If you want to stop extremism in UK schools, try a little understanding first.

Politicians are muddled, hysterical, disconnected from wider truths, and still clueless about religious ideologies

Share

A plague on both their houses. Michael Gove and Theresa May are playing dirty games and trying to discredit each other. Apparently these manoeuvres are preparatory bids for the Tory leadership. I don’t give a damn about overambitious political schemers. And nor should anyone else. We should, however, all be alarmed and livid that the two are fouling up public understanding and failing as senior government ministers.

The row is over several Birmingham schools which have allegedly been turned into conservative Islamic seminaries and infiltrated by “extremist” governors and teachers. A controversial Ofsted report due to be published today is already under fire. Its overseers did not detect any such plots or express serious concerns about these schools previously. Now, it seems, they will be critical of the atmosphere as well as the teaching at some named institutions.

Parents, pupils and the whole city have been unsettled by the political furore and further Ofsted visits. May – full of Thatcherite certainties these days – thinks Gove has done too little too late. So does Labour’s Tristram Hunt, who should beware of sounding so triumphant and smug. Autocratic Gove is incandescent.

But instead of bickering, these politicians should be safeguarding education; our children, our society, our futures. As a retired Asian school head said to me on Sunday: “I would not let them run my father’s small newspaper shop for two hours. They can’t be trusted and make things worse whenever they step in. It’s because they know nothing about multicultural Britain, its strong and weak points, what to do to make it work. They live in their own worlds. How many Muslim friends do any of them have? Do they even understand the problem they are trying to solve?”

No. They are muddled, hysterical, disconnected from wider truths, still clueless about religious ideologies and several key concepts. And yet they fire off opinions and haphazard words, revealing how ignorant they really are and how lazy their thinking.

Most journalists are even more so. The Left and Right have taken up entrenched positions on the “Muslim question”. For the former all criticism is “Islamaphobia” and the latter can only see us as the enemy within. Here then is a short lesson for politicians and members of my tribe. Terrorism, extremism, radicalism, political dissent, engagement with international conflicts, sharia, fundamentalism, self-segregation, Salafism/Wahhabism are not interchangeable nor inextricably linked.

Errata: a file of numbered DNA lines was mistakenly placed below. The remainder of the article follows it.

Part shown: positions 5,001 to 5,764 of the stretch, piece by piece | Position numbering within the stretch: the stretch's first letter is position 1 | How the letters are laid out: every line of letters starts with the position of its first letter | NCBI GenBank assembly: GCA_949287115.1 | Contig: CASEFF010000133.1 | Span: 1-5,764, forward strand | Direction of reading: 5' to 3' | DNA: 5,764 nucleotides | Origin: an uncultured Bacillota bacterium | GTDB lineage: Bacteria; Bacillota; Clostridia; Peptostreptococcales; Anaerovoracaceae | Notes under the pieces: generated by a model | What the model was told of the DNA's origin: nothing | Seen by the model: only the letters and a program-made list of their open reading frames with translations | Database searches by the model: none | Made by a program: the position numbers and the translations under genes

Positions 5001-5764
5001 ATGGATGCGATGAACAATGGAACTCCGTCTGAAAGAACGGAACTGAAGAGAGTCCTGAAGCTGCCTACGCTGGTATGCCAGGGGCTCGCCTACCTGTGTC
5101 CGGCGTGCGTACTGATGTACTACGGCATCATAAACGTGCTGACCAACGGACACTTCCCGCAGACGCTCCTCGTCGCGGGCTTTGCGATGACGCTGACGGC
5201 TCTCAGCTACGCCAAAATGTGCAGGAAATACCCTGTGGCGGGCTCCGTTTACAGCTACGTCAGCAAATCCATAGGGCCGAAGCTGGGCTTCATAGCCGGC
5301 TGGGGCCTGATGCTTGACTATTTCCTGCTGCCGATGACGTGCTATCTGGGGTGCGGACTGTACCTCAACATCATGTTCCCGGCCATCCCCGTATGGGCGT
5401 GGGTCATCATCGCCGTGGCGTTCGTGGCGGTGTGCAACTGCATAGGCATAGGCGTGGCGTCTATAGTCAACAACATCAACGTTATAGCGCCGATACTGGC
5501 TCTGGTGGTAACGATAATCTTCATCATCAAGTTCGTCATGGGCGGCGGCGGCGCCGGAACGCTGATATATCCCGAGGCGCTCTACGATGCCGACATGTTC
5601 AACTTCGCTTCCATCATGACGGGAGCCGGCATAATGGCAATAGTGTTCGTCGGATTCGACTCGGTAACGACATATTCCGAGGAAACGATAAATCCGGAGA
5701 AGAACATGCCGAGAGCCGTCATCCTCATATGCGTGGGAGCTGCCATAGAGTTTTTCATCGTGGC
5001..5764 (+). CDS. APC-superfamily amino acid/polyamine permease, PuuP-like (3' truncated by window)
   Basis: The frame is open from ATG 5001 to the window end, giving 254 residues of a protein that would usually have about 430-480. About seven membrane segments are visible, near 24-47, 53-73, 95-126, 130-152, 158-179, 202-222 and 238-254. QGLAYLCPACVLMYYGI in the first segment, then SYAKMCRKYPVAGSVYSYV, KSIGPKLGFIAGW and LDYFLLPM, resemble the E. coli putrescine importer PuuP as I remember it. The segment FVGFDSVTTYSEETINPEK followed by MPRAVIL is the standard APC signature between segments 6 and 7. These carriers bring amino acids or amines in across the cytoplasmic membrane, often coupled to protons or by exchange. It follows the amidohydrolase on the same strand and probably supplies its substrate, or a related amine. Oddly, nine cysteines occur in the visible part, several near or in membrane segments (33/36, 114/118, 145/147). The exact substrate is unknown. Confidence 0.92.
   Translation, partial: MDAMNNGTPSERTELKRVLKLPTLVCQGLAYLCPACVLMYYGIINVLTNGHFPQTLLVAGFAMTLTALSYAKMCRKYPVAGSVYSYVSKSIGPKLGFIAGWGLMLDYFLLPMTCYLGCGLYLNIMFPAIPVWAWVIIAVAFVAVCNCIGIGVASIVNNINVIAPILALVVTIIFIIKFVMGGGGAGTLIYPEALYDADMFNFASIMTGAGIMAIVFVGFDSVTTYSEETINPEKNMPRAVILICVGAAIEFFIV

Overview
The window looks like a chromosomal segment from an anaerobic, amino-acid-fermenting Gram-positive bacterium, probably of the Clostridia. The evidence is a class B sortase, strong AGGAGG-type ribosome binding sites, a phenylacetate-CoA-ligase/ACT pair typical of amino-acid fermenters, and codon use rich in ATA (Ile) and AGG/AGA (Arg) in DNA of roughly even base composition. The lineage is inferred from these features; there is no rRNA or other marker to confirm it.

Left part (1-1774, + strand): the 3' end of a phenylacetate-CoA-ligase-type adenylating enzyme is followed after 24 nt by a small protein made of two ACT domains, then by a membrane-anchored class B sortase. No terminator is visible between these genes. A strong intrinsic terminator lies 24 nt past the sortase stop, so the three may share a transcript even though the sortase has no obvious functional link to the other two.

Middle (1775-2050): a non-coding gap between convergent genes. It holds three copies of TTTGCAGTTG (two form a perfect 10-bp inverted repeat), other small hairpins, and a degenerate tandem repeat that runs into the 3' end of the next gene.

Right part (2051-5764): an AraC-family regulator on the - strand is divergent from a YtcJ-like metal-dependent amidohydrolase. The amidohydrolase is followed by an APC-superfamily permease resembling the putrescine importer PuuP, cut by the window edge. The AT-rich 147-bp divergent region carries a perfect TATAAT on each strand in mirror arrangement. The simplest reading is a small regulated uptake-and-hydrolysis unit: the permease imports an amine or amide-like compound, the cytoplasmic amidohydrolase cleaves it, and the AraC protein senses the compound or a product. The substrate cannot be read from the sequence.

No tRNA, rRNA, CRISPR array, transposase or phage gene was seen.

Let’s take a state-funded school where drama, fiction and art are not taught. The state should intervene here because these rules, in effect, cut off possibilities for young Muslims. Full-body coverings are an affront because they define young women and girls as sexual menaces. Sharia is unacceptable because there should be one law for all. Our government should (but won’t) confront Saudi Arabia and Qatar which fund the  spread of hardline Islamic practice. Internet terrorism training is the most powerful corrupter of young Muslim minds. Mosque preachers have lost ground to those online. Politicians don’t even debate this evil. All these different challenges require considered and fair responses, not populist hyperactivity based on prejudice or extreme naivety.

Over the weekend I read and heard commentators for whom a head covering is a sign of “terrorist mindset” and young men going to fight in Syria are all preparing for the overthrow of western democracies (did George Orwell going off to fight Franco’s dictatorship make him a danger to Britain?). Callers to radio stations thought the Birmingham schools were training camps for suicide bombers. This is truly dangerous rubbish. We all, collectively, need to  find solutions for a number of real and present problems.

Some Muslim schools do indeed reject modernist values. A young boy, Ahmed  (not his real name) wrote to me from one  of these Birmingham schools. He is gay  and petrified.

“They say it is a white disease. They will kill me if they know. I cannot live any more. I was in a mixed school before and I was OK. But my parents moved me to this school and I am so alone here.”

In January a young Muslim girl emailed to say that she had been forced to wear a headscarf and cloak by her school and she feels trapped. State funds should not be paying for such mis-education. But then no other faith-based schools should be state funded either, because they are places of segregation and separation. Gove has pushed for these schools more than any previous Education Secretary. Here’s the result.

Meanwhile Theresa May has presided over some of the most draconian anti-terrorism laws in British history – including now a secret trial – and in doing so the Home Secretary has radicalised more Muslims than Abu Hamza ever managed. They take no responsibility of course. Being in cabinet means never having to say you are sorry.

The Ofsted report will no doubt raise howling protests from Muslim apologists and Muslim haters, from educators and politicos, supporters of the schools and their adversaries. My thoughts go out to the children, pawns in political and religious battles not of their making. Poor young things. They deserve better. 

 

Why we should treasure enduring sparkle of Dawn French

Sometimes someone is so monumentally talented, praise seems paltry or sycophantic. But still, I do hereby acclaim the singular and gifted Dawn French. Her TV shows are repeated over and over again on various channels. Time neither lessens their appeal nor dims her sparkle. Most amazingly,  Ms French just gets better and better.